Amy Fossum’s apartment in Fargo, North Dakota, is full. Full of diapers, full of bottles, and full of clothes for her triplets named Elias, Bennett and Zane.
“I feed babies all day long,” said Fossum.
One item that she no longer has in her home though are cigarettes. When Fossum became pregnant with these three, she entered a free maternal tobacco program at Sanford Health to quit smoking.
“For the health of my boys, it was just a good motivator for me to stop smoking. I didn’t want to smoke the rest of my life either. It’s just, once you start a habit it’s really hard to stop unless you’ve got something to motivate you,” said Fossum.
Moms quit smoking, with help
Kathryn Byrd runs the program at Sanford Health in Fargo, and she knows that even a motivated mom can have trouble breaking the habit.
“It’s an addiction. It’s really hard to overcome,” said Byrd.
Which is why the program includes individual meetings for up to six months, to help mothers follow through on their plan to quit, and track their progress during and after pregnancy.
“Our goal is to have healthy outcomes for mom and baby,” said Byrd. “If we can help women to quit during their pregnancy, then we reduce the risk of things like lower birth weights, preterm deliveries, physical and developmental delays for babies, complications for Mom, and even more severe risks like stillbirth or a miscarriage.”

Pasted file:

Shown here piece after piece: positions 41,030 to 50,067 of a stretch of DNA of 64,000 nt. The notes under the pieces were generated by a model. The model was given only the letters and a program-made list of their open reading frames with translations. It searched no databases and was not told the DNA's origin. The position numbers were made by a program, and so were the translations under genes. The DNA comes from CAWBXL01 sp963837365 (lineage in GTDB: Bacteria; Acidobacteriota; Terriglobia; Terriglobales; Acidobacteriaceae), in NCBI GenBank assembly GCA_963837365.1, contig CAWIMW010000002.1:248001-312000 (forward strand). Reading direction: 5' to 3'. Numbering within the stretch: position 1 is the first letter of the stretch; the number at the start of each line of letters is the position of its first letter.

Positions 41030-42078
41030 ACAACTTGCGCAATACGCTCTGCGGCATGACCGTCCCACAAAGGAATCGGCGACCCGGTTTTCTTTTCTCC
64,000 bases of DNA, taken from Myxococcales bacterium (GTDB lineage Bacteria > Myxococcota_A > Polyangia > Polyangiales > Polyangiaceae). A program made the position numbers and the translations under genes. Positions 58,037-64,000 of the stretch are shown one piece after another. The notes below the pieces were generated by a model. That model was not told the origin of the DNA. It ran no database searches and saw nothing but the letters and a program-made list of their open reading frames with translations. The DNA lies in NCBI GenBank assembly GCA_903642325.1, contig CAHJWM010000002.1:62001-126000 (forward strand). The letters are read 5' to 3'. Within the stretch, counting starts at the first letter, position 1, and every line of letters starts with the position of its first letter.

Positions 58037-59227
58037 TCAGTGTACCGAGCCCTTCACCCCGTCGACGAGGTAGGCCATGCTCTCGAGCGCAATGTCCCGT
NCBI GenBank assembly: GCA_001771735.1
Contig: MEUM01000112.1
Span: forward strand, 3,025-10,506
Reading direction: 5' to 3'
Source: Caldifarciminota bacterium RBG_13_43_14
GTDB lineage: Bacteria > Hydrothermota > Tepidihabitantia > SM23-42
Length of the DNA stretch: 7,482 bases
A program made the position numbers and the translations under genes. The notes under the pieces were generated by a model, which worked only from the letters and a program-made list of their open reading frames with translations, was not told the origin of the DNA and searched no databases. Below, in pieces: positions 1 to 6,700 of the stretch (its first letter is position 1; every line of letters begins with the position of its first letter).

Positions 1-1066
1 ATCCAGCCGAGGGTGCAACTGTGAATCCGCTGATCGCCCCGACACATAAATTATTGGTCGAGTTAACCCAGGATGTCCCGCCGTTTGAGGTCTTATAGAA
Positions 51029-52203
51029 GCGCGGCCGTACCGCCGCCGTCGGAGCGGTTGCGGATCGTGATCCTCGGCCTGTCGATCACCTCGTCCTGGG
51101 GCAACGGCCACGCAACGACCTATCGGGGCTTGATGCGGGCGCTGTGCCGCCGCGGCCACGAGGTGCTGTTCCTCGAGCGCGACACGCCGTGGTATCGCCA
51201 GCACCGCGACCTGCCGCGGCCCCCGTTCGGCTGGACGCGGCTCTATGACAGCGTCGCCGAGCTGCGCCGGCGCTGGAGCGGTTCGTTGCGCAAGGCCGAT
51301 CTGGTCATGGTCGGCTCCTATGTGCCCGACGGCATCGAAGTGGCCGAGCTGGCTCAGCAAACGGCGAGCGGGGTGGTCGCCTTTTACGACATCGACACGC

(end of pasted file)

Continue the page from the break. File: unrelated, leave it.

Money is also a motivating factor. Not only do mothers who quit save on the expense of cigarettes or vapes, but they also receive $50 for diapers and wipes upon completion of the program. Because Fossum had triplets, she received $150.
Healthy and happy family
Ultimately though, Fossum’s decision to quit smoking during pregnancy may have saved her babies’ lives. They were born premature, at just a little over 27 weeks. And the largest of the three weighed just one pound, 12 ounces upon delivery.
“I could put my two hands together and their little bodies were just the width of my hand,” said Fossum. “You could take off your eyeglasses and their footprint could fit in the eye glass. So they were tiny, but they were so handsome.”
On this day, Fossum was happy to report that she had not smoked in exactly six months and 27 days. Even though things get hard with triplets, she still wasn’t reaching for a smoke.
“When I was having a stressful time, I used to treat myself to a cigarette, but instead, (Byrd) gave me advice to have a nice snack, like an ice cream or something, instead of going to have a cigarette because ‘I was stressed out and I deserved it.’ But now, I mean, these boys are my treat for not smoking basically,” said Fossum with a smile.
For herself, and for her boys, Amy Fossum quit smoking. Now the whole family is healthy and filling this apartment with laughs and hugs.
If you or someone you know are interested in the maternal tobacco program at Sanford Health, please call (701) 234-7716.
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